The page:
Workers sleeping on the roof of an overcrowded labor camp. Doha, Qatar. (Imran Garda)
"Today is my girlfriend's birthday sir..."
I wince, eyes reflexively open and shut again at the "sir," but try instead to focus on the content of the statement.
"Really? Great. Which one?"
He blends a Cheshire cat smile meets the Keralite it's-unclear-whether-my-head-bobble-means-yes-or-no into a cheeky boyish smirk. A Casanova symphony. Let's call him the "Keralite Cat," for future reference.
"Sir, the Filipina. The hot one, old one, but hot one. The maid."
"The prettiest, sexiest one?" I asked, already possessing the knowledge that she was one of three in a collection of girlfriends, that included an Indonesian and Nepali too.
Southeast Asian unity that would make the UN proud, if it weren't for the fact they were each oblivious to the existence of the others. Smooth.
"No sir, hot, hot, hawwwt. You understand? She like to do hawwwt things sir... crazy things sir... maybe I'm not enough for her!", the giggle and resurfacing of the bobble-head and smile symphony.
And then he made a gesture to me, one that this innocent writer, mind hitherto undefiled, just can't quite blog about. I could sketch a picture maybe. Or maybe not. But let's concede that I would never again look at his car's hand-break, or any car's hand-break in the same way. Then he showed me a picture of her on his mobile, she looked 15 years his senior. Hello Mrs Filipina Robinson...
"Where do you guys do this, erm, stuff?" I blushingly asked.
"In my accommodation. In the car sometimes, but we must be very very careful. If police catch us... ," his hand assumed a karate chop shape at his neck, and he swiped across. Then laughter.
Welcome to Doha.
My driver friend officially works on call 24/7, for a Far Eastern businessman, running the Middle Eastern operation of some Far Eastern company, whose penchant for herculean spells of imbibing the stuff you can only get at 5-star hotels in Doha, Qatar (so I've heard) after work, tends to give the Keralite Cat some free time to do some "illegal" driving on the side. He earns QR900 (roughly $250) a month, so I'm happy to contribute to some of the illegality.
Hence, when providence doth bless this humble writer to embark on another spell of work in the Doha desert, devoid of my 4X4 in days of old when I actually lived here, he's the first person I call. We talk a lot. We talk about work, sometimes politics, sometimes cricket, sometimes football. We talk a lot about inequality too.
Would you believe it?
But this is not the platform for another "the horrors of the Gulf" splash.
Nor is it a call to recognize the deep-rooted racism in the Arab world that Robert Fisk so powerfully wrote about recently, as racial prejudice spits in the face of the Arab Spring and embarrasses its lofty ideals.
I could tell you about the labor camps I visited where 10 men slept in a cramped room that they cooked in too; of the many I spoke to over the years whose employers chose (on a whim, not for want of money) not to pay them their salaries, or ever return their passports to them; of the hundreds of thousands of these migrants from overpopulated nations further east -- those who build this modern day materialist paradise, where once only the folk-songs of Bedouins and malnourished pearl-divers echoed through the whirling grains of sand -- and little else existed, until oil and gas reared their controversial, sticky, bubbly heads from the sleepy infertile surface.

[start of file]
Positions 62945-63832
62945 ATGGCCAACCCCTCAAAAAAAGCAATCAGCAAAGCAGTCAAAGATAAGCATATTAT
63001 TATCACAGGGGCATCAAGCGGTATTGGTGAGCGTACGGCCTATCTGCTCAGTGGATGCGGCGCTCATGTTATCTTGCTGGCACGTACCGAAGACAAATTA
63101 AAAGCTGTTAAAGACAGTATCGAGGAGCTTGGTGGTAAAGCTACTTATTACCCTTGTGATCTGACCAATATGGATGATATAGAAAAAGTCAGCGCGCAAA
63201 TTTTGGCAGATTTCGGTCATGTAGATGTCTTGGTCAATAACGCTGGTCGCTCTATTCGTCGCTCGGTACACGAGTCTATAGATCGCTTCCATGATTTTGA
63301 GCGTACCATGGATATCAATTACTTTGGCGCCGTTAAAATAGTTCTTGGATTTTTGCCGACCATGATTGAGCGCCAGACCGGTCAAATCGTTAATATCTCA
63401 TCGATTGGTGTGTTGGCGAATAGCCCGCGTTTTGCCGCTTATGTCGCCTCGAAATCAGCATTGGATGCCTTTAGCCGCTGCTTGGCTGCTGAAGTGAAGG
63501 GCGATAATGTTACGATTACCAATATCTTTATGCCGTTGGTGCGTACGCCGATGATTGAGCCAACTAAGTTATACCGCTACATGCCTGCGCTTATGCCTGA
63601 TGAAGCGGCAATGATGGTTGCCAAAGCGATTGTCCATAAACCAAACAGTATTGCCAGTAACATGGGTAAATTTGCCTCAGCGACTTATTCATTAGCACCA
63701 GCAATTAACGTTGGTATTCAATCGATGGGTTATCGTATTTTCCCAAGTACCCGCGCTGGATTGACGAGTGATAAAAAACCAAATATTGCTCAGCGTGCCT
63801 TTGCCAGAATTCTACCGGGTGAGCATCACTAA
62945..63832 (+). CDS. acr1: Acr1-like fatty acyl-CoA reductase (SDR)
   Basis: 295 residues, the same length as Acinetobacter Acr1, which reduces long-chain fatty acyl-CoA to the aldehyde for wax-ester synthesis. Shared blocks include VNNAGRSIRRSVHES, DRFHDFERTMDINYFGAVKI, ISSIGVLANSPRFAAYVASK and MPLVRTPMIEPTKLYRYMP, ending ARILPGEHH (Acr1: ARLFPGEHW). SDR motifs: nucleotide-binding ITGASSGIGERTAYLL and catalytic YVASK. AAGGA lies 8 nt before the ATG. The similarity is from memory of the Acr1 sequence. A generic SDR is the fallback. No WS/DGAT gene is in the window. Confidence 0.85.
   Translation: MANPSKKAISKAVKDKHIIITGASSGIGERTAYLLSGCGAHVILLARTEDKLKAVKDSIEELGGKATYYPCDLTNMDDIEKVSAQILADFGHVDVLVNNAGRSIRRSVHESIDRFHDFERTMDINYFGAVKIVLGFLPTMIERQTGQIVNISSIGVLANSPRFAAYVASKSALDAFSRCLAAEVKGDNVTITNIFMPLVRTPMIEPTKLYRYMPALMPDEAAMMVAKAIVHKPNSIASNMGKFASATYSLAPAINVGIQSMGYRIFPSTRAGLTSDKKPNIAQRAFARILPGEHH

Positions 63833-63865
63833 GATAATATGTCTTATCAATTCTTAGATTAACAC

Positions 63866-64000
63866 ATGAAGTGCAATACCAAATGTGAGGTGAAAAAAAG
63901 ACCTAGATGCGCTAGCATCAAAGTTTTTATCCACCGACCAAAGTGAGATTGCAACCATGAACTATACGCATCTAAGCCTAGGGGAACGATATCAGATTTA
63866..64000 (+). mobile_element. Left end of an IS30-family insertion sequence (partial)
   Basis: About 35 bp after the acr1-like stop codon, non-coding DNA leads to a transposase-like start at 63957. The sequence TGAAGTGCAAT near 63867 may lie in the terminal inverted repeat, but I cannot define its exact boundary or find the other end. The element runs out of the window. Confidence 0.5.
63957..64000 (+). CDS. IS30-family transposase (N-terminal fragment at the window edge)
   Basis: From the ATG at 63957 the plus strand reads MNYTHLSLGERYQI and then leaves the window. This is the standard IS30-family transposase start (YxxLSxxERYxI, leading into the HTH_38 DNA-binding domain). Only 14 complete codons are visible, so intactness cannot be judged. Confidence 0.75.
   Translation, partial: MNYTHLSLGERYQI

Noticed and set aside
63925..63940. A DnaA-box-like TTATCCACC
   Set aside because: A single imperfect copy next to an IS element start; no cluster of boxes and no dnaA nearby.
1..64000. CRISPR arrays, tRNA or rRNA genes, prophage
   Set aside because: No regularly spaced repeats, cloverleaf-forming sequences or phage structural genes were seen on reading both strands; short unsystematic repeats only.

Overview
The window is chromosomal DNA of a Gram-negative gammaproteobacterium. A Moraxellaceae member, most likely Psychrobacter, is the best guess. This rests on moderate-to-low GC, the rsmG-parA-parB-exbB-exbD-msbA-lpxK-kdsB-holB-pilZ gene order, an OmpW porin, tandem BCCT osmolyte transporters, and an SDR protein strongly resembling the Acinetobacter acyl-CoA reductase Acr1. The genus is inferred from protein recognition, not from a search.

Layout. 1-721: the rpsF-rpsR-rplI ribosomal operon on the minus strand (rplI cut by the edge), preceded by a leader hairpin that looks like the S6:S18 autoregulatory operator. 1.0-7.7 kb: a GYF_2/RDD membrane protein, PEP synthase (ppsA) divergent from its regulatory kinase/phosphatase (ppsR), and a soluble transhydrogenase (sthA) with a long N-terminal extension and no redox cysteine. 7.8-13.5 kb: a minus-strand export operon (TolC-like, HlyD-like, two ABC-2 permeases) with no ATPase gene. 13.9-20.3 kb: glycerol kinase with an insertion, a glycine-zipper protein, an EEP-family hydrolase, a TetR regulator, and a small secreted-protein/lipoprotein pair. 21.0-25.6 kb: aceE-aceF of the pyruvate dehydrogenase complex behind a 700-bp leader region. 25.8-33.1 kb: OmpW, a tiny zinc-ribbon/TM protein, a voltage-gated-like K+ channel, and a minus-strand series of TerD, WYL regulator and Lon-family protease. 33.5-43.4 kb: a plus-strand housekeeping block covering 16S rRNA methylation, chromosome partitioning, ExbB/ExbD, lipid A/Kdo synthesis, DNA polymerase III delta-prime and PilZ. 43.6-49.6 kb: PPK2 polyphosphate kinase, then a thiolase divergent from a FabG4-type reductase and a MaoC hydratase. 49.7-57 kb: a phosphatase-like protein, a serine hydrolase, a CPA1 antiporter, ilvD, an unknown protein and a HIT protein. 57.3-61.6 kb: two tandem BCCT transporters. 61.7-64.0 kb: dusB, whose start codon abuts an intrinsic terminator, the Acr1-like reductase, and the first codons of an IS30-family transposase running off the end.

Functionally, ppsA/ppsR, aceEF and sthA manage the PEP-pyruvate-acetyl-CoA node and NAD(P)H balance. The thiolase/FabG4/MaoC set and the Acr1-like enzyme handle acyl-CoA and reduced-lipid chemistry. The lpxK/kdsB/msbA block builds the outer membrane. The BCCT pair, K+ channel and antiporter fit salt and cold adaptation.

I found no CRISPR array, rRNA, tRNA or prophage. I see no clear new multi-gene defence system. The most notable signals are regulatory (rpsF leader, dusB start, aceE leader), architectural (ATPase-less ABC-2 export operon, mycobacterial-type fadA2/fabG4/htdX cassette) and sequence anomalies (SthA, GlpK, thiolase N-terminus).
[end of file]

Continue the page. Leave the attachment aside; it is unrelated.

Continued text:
I could tell you of "Family Day" signs at the entrances to the malls across the country on the weekends, designed to keep the wretched of the earth out so Arabs and Westerners can savor their Krispy Kreme Donuts and carry their oversized shopping bags from Armani Exchange -- without the experience being soiled by those smelly Indians or Nepalese who are hurriedly ordered out by security guards with matching complexions who are only following orders.
Dehumanizing and rehumanizing
While Qatar considers reforming labor laws and scrapping its "sponsorship" system that even the prime minister Sheikh Hamad bin Jassem bin Jabor Al Thani once called "unacceptable and close to slavery"; while Amnesty International and Human Rights Watch play catchup and get some amnesty themselves from reporting about Darfur or Libya or Syria or China or North Korea and one day hope to raise the issue of workers' rights in the Gulf; while those of us who earned our tax-free salaries cried crocodile tears for the workers that by default allowed us to assume our roles as lords and "madams" and "sirs", and while we drove our 4X4s past the little men in one size-fits-all blue jumpsuits bought in bulk from Carrefour, drilling a foundation for a new phallic tower in the blazing 110 degree Fahrenheit midday heat, we forgot something. We forgot something important.
The Keralite Cat's tales, in all its frivolity, made a profound point about the drivers, construction workers, the maids and cleaners:
Can you believe that these people make love?
Can you believe they even cheat on each other?
Can you believe that they buy each other birthday presents too?
And one day, just one day, these subhumans, like the Keralite Cat and Mrs Filipina Robinson, might even take the "hawwwt" stuff to a new level, might even have the audacity to pull up the hand-break on their own destiny, despite the macro constraints of an unequal "globalized economy" that makes them travel to dusty places far away, where the rule is simple -- they must work so we can eat.
A version of this article first appeared on aljazeera.com